Montgomery County's new tax on cellular telephones could jeopardize its coveted AAA bond rating, says one major rating agency, while a second says it wants to talk to the county about the tax.
The new tax is troubling on several levels, said Monique Jn-Marie, associate director of public finance for Fitch Investors Service, one of the three major municipal-bond-rating services in the United States.
Potentially most damaging, she said, dissatisfaction over the tax could fuel the campaign to impose a tax cap in Montgomery County. Ballot initiatives to limit the local income tax have appeared in the last three elections and have been only narrowly defeated.
Potomac lawyer Robin Ficker, who sponsored the last three tax-cap proposals, said last week he is trying again for such a measure on the ballot this November.
"There is lingering anti-tax sentiment hanging around," Ms. Jn-Marie said. "We realize that could restrict the county's operations, and we're keeping tabs on that as a credit risk."
John Incorvaia, vice president of bond-rating agency Moody's Investors Service, said his company would need to see more detail on the tax before commenting, although he said he will raise the issue with the county.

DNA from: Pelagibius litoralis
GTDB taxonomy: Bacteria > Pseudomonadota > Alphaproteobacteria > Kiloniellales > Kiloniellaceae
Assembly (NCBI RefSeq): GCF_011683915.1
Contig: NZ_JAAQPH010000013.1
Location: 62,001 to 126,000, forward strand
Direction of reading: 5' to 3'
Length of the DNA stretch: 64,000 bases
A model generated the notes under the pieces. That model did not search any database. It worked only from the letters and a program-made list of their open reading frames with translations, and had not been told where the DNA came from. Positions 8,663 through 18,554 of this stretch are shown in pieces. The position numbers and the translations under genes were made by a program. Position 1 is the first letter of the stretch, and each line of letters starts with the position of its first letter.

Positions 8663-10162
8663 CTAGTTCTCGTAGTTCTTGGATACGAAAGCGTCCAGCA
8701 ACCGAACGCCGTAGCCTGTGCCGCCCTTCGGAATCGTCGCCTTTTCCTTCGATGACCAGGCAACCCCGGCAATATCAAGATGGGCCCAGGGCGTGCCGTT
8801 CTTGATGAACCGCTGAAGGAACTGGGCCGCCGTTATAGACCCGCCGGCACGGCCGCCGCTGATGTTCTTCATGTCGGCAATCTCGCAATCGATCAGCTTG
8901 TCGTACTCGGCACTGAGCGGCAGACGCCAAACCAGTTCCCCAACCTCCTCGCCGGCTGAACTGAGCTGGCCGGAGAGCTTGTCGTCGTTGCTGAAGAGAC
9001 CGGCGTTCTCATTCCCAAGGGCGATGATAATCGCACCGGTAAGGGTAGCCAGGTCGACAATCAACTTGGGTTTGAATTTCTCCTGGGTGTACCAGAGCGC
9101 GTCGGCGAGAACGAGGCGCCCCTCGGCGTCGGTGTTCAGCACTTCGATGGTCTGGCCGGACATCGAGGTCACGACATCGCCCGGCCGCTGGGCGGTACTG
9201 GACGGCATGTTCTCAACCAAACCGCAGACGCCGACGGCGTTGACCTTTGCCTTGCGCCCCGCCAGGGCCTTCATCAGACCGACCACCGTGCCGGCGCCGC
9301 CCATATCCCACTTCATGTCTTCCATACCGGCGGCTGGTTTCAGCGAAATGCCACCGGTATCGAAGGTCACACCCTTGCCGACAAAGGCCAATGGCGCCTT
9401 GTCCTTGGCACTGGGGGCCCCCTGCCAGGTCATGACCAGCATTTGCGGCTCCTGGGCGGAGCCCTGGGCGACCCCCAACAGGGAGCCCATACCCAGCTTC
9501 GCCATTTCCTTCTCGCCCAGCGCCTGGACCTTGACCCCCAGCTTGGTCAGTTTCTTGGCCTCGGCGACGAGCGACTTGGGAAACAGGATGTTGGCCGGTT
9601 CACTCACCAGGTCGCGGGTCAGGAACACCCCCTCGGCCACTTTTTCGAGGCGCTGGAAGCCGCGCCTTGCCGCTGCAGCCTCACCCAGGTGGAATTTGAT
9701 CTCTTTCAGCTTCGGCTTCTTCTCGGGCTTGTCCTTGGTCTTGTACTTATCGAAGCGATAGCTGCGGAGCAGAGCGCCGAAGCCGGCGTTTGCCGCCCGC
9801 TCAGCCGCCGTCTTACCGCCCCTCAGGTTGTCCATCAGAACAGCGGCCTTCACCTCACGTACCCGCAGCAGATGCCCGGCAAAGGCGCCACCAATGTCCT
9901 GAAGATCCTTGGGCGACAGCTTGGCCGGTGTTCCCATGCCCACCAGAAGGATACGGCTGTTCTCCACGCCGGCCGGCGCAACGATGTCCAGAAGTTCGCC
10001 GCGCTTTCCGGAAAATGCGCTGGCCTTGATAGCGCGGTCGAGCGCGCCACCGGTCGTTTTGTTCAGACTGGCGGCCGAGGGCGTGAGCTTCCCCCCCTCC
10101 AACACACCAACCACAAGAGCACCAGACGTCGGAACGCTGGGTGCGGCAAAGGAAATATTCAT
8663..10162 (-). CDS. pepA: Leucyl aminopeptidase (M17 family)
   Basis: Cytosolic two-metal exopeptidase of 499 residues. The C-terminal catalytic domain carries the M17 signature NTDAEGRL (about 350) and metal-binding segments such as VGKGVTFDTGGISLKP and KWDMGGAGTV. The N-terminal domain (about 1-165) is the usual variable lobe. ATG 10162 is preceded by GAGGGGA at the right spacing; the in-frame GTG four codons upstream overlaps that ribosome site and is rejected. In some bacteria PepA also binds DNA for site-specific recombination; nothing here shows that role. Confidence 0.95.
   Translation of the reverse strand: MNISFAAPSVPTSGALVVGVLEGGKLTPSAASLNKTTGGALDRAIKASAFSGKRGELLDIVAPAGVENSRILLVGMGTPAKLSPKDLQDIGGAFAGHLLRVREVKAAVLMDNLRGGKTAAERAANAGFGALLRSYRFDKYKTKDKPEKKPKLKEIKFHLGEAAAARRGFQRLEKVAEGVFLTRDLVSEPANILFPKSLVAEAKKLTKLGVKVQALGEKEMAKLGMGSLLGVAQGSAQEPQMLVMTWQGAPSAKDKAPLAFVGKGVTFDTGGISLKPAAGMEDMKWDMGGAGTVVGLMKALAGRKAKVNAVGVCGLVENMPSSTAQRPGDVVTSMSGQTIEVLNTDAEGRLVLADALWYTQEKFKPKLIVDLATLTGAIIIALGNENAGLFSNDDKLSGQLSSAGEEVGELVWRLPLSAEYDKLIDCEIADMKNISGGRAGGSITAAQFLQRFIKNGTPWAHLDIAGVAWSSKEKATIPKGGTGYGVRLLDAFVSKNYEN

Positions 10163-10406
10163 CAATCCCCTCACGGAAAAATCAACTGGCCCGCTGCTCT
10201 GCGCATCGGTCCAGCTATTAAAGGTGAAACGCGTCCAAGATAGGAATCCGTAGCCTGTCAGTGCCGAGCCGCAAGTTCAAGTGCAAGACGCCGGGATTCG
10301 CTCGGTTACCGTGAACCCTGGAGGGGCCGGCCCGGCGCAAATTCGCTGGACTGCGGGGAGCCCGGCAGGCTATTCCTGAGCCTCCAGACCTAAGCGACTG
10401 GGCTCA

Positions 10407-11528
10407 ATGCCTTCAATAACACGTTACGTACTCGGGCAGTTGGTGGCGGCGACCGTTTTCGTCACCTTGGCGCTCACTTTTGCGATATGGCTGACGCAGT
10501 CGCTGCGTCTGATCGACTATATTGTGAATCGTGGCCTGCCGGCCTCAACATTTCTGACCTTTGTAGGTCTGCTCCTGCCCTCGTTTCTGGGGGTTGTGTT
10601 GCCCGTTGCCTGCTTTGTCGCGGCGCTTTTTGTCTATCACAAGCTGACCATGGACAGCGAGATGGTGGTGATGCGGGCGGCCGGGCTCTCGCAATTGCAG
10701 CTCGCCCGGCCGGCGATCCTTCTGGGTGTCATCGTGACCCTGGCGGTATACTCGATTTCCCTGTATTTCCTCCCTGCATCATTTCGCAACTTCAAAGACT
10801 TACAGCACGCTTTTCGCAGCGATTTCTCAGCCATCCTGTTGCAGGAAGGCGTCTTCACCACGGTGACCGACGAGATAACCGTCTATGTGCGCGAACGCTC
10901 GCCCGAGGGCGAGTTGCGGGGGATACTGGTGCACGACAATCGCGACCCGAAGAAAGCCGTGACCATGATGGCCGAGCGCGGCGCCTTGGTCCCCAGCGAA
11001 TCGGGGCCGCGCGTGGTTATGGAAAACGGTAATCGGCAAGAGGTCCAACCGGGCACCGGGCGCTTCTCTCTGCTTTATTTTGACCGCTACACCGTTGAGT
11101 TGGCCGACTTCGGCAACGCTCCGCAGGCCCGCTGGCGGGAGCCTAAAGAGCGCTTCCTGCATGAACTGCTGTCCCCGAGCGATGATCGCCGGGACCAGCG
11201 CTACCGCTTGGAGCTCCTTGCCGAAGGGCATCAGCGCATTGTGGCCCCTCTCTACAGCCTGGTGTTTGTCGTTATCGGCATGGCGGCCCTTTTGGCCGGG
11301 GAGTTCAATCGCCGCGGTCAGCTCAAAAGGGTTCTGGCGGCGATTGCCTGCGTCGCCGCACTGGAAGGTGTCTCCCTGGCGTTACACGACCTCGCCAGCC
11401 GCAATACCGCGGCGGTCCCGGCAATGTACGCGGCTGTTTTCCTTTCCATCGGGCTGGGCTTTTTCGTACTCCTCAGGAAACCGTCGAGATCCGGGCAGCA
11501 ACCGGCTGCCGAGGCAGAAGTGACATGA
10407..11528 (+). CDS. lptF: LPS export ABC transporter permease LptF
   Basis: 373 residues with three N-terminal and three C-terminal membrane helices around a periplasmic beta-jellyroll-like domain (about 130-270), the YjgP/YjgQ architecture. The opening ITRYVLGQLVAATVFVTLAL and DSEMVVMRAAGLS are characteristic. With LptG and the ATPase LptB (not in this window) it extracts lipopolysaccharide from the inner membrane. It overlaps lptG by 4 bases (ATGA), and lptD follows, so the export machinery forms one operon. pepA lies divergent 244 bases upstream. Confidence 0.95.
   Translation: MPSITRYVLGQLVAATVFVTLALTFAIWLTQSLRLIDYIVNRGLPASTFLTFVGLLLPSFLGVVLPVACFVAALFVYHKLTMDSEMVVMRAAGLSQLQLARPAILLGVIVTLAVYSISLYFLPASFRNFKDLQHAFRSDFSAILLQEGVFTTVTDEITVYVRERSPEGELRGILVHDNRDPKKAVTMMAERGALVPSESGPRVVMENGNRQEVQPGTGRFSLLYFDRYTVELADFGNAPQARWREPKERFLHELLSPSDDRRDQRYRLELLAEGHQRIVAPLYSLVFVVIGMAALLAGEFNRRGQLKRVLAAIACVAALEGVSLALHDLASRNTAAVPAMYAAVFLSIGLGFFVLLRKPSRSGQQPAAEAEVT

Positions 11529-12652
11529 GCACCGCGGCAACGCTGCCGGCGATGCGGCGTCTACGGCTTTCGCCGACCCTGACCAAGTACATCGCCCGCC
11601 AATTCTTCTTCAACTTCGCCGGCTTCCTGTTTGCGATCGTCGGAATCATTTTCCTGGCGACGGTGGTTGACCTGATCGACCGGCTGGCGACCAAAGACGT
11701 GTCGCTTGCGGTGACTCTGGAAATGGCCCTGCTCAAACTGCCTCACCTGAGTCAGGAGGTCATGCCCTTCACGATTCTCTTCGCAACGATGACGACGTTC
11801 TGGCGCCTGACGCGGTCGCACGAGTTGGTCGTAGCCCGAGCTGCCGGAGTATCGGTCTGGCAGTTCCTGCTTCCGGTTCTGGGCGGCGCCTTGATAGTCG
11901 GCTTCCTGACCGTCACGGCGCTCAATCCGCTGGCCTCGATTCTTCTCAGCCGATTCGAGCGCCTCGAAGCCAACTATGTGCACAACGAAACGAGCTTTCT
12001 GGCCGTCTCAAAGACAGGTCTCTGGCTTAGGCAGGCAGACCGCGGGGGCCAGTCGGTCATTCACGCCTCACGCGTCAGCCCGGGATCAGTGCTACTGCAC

A bond rating indicates a local government's creditworthiness in the eyes of private lenders. The higher the rating, the lower the interest rate a county or city must pay on a loan.
AAA is the highest possible rating. Montgomery County has a AAA rating from all three major ratings services.
In May, the Montgomery County Council voted to extend the county's 92.5-cent-per-month tax on regular telephones to cellular phones, a move expected to bring in about $2 million per year. County Executive Douglas M. Duncan, a Democrat, vetoed the tax, but was overridden 7-2 by the council Tuesday.
Mr. Duncan and other county officials have argued that the tax is a mistake, scaring businesses away from Montgomery County and damaging the cellular telephone industry. …